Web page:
Monty's Iron Sides: From the Normandy Beaches to Bremen with the 3rd Division - Patrick DelaforceStroud: Alan Sutton, 1995, Hardback in Dust Wrapper.
Condition: Very Good — in Good Dust Wrapper. A little faded at the spine of the dust wrapper.
Includes: Plans of battle; Black & white photographs; Maps; Appendix;
From the cover: “Britain’s most legendary general of the twentieth century, Major-General Bernard Montgomery, commanded the British 3rd Division in the Low Countries with great skill and determination during the opening stages of the Second World War, culminating in the Allied evacuation from Dunkirk in 1940. The 3rd Division, which subsequently became known throughout the British Army as Monty’s ‘Iron Sides’, included in its ranks the general’s beloved Royal Warwickshire Regiment of which he had been commanding officer.
Four years later on 6 June 1944, Monty chose his Iron Sides to spearhead the Allied attack on the Normandy beaches on D-Day. As the only division in the British Liberation Army to participate in the savage fighting from D-Day all the way through to VE-Day, the indomitable Iron Sides were frequently in the thick of the action, led by the popular ex-Desert Rat GOC ‘Bob’ Whistler.
Monty’s Iron Sides fought in the tough battle to take Caen, in Operation ‘Goodwood’ at Troarn and Operation ‘Bluecoat’ to take Vire. They helped force a crossing of the Escaut canal and participated in Operation ‘Aintree’ to free the Dutch towns of Overloon and Venraij. Operation ‘Heather’ saw them drive through the Siegfried Line, before finally ‘cracking around’ in northern Germany in the hard fighting that ultimately led to VE-Day. Monty’s Iron Sides’ contribution to victory in Europe was immense and won for them two Victoria Crosses, but the price in lives was high. The division suffered 15,000 casualties including 2,586 killed in action.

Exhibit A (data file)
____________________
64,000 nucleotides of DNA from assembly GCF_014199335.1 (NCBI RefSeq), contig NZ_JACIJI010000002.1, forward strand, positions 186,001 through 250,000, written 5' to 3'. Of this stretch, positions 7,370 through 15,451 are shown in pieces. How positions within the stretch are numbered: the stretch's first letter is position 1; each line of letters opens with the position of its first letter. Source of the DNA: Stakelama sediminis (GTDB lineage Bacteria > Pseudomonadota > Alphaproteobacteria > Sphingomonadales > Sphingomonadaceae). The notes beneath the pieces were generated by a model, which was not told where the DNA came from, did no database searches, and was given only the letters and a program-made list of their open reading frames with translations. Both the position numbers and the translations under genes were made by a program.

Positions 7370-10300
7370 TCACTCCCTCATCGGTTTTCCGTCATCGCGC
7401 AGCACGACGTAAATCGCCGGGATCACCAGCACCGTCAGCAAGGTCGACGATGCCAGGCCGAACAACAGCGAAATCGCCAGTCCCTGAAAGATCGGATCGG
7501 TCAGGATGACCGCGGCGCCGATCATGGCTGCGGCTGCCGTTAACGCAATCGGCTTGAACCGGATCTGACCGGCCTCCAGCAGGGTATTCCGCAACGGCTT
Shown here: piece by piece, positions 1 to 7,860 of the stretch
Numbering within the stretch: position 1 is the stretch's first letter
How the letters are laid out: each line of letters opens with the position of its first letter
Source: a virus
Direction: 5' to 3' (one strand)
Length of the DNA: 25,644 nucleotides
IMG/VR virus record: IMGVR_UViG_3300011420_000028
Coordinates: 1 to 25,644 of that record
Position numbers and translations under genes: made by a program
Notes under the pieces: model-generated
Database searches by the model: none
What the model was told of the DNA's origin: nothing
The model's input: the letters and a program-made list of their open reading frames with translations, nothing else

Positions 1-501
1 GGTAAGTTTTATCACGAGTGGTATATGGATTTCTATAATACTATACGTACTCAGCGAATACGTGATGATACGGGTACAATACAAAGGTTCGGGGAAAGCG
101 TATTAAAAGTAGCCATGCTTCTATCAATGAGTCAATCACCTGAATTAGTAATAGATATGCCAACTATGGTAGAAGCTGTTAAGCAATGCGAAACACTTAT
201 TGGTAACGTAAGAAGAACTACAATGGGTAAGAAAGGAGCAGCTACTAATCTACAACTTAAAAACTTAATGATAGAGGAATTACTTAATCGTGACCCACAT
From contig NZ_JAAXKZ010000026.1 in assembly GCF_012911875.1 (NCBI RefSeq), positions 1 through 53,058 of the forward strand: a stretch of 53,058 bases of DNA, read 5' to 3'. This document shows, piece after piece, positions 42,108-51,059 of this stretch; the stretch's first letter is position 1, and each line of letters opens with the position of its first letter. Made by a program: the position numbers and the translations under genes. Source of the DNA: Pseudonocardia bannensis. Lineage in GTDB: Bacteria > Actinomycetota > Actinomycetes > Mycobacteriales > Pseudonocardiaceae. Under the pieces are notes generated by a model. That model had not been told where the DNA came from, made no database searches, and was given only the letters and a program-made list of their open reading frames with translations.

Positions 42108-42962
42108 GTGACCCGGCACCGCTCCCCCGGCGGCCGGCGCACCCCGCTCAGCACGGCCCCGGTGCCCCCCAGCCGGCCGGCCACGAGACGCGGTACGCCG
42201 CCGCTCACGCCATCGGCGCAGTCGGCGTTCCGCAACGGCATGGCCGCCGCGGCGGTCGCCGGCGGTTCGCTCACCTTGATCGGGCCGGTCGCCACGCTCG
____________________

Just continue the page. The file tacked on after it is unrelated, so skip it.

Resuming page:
Following the successful formula adopted for his other divisional histories, Patrick Delaforce draws on contributions from the dozen fighting regiments of the 3rd Division who proudly wore the sign of the black and red triangles, designed by Monty himself. They came from every corner of Great Britain — Norfolk, Suffolk, Warwickshire, Shropshire, Lincolnshire, Lancashire, Yorkshire, the Scottish Borders and Ulster. With machine gunners from Middlesex and field gunners from the Scottish Highlands it was probably the most British of the Army divisions fighting in North West Europe in 1944-5. In Monty’s Iron Sides, privates, NCOs and young officers alike relate the stories of their battles in their own words — the words of the soldiers who fought at the sharp end of war.”